Sheryl Sandberg’s Classic Advice on How Women Can Brag Effectively Was Just Confirmed by Science
There was a moment about a decade ago when Sheryl Sandberg’s book Lean In was the bible for ambitious, professional women. Celebrated in the press and imitated worldwide in “Lean In circles,” Sandberg was treated as an exemplary role model for women who wanted to rise at work.
But over the past 10 years, a fair bit of tarnish has built up on Sandberg’s once glittering reputation. Some of that is due to her involvement in Facebook’s repeated privacy and disinformation scandals. Part of it is that, as Michelle Obama once pithily said of the classic Lean In playbook, “That s**t doesn’t work all the time.”
Since the tragic death of her first husband, Sandberg has admitted her advice to go strong at work is a whole lot easier to implement when you have the privileges of money and support. Meanwhile, studies showing that women are actually penalized for being “difficult and unpleasant” when they advocate for themselves have continued to stack up.
So does that mean that female entrepreneurs should simply toss their dog-eared editions of Lean In in the trash? Actually no, says recent research. At least one pillar of Sandberg’s advice for women seems to have stood up to both the test of time and additional scientific scrutiny, and it concerns the all-important topic of how to brag effectively as a woman.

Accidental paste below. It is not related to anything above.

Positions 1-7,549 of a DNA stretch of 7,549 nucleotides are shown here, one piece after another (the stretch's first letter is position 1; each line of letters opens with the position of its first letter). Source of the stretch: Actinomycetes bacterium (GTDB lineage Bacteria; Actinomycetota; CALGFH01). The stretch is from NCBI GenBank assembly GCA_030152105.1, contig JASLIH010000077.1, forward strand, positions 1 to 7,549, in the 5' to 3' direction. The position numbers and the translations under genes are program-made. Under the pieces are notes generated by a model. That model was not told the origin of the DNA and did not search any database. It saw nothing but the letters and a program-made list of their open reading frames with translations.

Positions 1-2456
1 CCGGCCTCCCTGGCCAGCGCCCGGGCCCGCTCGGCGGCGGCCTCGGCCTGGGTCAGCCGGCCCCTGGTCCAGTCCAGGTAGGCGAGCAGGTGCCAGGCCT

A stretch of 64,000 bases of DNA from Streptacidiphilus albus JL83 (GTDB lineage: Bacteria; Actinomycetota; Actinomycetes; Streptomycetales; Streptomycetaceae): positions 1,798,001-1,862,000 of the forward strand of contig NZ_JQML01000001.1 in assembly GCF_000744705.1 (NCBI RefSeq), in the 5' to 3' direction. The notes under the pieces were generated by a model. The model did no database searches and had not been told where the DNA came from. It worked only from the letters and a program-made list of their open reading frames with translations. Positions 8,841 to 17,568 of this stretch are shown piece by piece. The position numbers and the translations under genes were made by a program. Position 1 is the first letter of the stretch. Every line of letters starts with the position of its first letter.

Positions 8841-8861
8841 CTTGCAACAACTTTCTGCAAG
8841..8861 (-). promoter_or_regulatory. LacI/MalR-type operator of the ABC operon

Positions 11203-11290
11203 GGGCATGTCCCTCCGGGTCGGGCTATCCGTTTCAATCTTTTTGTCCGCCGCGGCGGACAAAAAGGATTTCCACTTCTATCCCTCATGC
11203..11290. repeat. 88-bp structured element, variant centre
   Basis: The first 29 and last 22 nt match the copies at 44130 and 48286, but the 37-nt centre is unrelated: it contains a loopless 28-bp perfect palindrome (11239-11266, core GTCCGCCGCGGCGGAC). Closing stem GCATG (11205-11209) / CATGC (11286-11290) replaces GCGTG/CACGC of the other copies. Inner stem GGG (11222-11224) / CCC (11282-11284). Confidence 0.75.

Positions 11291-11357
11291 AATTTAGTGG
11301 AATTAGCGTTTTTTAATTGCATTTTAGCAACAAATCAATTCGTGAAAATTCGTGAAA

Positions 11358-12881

The perils of bragging while female
This is probably not news to many female readers, but science is crystal clear that bragging is a minefield for women at work. Men are celebrated for their confidence and assertiveness when they highlight their accomplishments and ask for what they want. Many people see women who do the same thing as violating stereotypes of warmth and nurturing and avoid or dislike them. As a result, when women toot their own horns, they’re often less likely to get what they want.
This is infuriating and unjust and really needs to change, but until that happens Sandberg offered practical advice for women to maneuver around this bias. Whenever you want to highlight your own performance or advocate for something, Sandberg told a forum at Stanford back in 2017, you should do so communally.